Let’s say that you’re a startup in need of £50k – £250k. Who do you turn to? You have a few options. The main ones are business angels, crowdfunding, loans, grants, accelerators, and possibly certain VC firms. In order to understand why entrepreneurs often turn to angels when faced with these options, you need to understand the time frame associated with each of them.
Crowdfunding, while providing a lot of brand awareness and potential customers, can be very time consuming when it comes to preparing your campaign, as well as getting accepted onto a platform.
Loans are subject to application and also heavily depend on the turnover of your business, which means that those who are just starting out may have a smaller chance of being approved.
Grant applications have to be made by certain deadlines which usually occur quarterly, which might leave you waiting around for a few months.
While accelerators are a great option, not all of them provide you with capital directly, but rather help in getting external funding. VC firms, in turn, have extremely rigorous criteria, and it is generally very difficult to get their attention without having acquired other types of funding first, or a significant traction.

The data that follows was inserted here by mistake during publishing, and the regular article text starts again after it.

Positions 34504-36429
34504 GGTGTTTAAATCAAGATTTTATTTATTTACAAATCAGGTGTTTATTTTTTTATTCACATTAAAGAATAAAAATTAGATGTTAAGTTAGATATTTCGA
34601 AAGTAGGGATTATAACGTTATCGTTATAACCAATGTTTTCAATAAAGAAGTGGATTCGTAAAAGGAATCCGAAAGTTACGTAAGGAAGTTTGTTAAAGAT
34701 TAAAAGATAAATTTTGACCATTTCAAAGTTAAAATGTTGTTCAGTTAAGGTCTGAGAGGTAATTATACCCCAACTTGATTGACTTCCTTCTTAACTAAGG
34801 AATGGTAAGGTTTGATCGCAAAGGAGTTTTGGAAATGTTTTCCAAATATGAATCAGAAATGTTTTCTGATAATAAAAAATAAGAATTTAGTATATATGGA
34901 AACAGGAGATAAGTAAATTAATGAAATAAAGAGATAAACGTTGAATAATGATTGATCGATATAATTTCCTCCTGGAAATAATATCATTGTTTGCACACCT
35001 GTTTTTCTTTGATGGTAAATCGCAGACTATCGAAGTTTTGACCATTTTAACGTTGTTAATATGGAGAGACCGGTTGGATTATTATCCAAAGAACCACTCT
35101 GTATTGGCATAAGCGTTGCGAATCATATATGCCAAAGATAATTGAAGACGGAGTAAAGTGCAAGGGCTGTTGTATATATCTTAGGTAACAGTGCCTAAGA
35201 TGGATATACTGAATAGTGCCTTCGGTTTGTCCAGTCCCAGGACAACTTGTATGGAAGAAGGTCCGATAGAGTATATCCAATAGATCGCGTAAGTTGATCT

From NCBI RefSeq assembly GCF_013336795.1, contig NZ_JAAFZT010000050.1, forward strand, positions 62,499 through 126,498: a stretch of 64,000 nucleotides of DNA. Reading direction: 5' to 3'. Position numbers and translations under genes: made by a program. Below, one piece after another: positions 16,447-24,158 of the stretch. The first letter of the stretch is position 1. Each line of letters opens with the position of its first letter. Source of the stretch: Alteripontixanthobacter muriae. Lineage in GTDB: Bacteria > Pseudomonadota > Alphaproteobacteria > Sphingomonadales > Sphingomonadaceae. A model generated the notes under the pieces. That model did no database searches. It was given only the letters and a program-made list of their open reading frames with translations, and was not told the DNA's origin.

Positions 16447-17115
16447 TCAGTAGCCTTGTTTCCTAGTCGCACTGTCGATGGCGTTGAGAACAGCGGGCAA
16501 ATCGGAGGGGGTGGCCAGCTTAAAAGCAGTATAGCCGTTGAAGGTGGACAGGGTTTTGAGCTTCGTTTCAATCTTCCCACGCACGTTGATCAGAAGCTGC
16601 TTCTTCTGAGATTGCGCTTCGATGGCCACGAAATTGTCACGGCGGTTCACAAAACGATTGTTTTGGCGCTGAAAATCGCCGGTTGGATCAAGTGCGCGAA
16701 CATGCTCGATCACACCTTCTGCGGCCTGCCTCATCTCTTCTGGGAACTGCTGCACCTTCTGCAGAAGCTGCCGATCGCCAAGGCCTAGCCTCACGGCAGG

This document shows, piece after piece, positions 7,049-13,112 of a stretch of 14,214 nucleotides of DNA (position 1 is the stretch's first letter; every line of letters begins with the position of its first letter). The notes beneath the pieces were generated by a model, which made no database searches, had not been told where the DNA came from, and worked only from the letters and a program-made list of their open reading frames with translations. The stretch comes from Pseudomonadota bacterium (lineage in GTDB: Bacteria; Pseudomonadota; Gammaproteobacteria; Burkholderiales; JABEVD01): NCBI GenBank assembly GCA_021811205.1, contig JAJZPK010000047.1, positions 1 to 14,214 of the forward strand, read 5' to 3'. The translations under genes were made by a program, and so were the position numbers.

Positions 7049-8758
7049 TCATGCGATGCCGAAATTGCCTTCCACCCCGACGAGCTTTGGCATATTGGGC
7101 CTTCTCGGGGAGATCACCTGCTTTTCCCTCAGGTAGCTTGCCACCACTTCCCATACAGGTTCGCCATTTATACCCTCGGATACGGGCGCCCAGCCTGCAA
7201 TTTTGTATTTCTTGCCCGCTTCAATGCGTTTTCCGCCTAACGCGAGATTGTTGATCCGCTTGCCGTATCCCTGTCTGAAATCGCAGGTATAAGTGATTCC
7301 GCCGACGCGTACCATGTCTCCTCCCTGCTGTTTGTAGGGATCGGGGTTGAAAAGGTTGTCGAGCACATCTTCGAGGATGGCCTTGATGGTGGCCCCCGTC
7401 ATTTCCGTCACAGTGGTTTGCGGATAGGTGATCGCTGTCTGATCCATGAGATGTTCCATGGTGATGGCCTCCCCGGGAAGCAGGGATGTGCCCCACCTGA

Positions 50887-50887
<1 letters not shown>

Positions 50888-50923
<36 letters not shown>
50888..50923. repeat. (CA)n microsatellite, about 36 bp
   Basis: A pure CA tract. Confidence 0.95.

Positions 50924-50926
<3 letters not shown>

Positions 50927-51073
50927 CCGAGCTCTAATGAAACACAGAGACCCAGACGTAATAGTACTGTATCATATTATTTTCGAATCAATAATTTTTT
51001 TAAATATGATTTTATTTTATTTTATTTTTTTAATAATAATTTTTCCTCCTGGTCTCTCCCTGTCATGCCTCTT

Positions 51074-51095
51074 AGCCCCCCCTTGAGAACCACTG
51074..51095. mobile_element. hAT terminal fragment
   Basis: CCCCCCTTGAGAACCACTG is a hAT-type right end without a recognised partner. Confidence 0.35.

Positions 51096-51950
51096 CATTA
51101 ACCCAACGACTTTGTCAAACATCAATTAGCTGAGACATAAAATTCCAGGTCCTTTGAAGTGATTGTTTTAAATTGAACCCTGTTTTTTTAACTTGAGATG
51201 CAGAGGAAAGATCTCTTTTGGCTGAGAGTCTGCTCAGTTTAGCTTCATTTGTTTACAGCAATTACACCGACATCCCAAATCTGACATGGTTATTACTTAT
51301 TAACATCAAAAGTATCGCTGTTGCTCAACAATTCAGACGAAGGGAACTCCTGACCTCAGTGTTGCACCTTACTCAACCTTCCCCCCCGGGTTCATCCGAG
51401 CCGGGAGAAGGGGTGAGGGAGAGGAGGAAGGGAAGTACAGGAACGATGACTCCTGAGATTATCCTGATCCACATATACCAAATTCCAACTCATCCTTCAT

Angels, on the other hand, are a lot more open to investing in early-stage businesses. Their investment is not subject to application, and all you need to start you off is a pitch deck. They can also offer significant expertise and connections to valuable networks, which can mean the difference between the success and failure of your business.
Where to look for them
So, you’ve decided that angels are the way to go. Where should you look for them?
Here are some platforms to get you going: Angel Investment Network, Startup Funding Club, Angel Co Fund, Angels Den, SyndicateRoom, Envestors or Associations like UKBAA, LBA which became a part of Newable, and others. Also, don’t forget social media sites like LinkedIn or Twitter, which can be a great way to directly approach a prospective investor. The other key thing of course, is networking the good old fashioned way, so check out if there are any events in your area where you can meet angel investors!